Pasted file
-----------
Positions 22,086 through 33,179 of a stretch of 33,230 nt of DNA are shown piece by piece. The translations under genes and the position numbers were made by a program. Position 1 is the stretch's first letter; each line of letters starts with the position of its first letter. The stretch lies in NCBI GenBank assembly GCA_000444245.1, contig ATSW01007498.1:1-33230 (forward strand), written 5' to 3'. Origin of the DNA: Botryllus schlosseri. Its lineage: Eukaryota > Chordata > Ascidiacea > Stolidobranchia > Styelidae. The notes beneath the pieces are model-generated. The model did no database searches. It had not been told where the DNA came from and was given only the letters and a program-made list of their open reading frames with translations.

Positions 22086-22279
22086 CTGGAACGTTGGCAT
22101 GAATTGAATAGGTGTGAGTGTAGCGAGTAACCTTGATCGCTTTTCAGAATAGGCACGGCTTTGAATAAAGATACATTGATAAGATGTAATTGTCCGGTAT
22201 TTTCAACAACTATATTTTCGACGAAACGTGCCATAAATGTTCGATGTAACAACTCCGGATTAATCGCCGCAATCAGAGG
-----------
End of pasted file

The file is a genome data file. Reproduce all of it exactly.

Positions 22,086 through 33,179 of a stretch of 33,230 nt of DNA are shown piece by piece. The translations under genes and the position numbers were made by a program. Position 1 is the stretch's first letter; each line of letters starts with the position of its first letter. The stretch lies in NCBI GenBank assembly GCA_000444245.1, contig ATSW01007498.1:1-33230 (forward strand), written 5' to 3'. Origin of the DNA: Botryllus schlosseri. Its lineage: Eukaryota > Chordata > Ascidiacea > Stolidobranchia > Styelidae. The notes beneath the pieces are model-generated. The model did no database searches. It had not been told where the DNA came from and was given only the letters and a program-made list of their open reading frames with translations.

Positions 22086-22279
22086 CTGGAACGTTGGCAT
22101 GAATTGAATAGGTGTGAGTGTAGCGAGTAACCTTGATCGCTTTTCAGAATAGGCACGGCTTTGAATAAAGATACATTGATAAGATGTAATTGTCCGGTAT
22201 TTTCAACAACTATATTTTCGACGAAACGTGCCATAAATGTTCGATGTAACAACTCCGGATTAATCGCCGCAATCAGAGG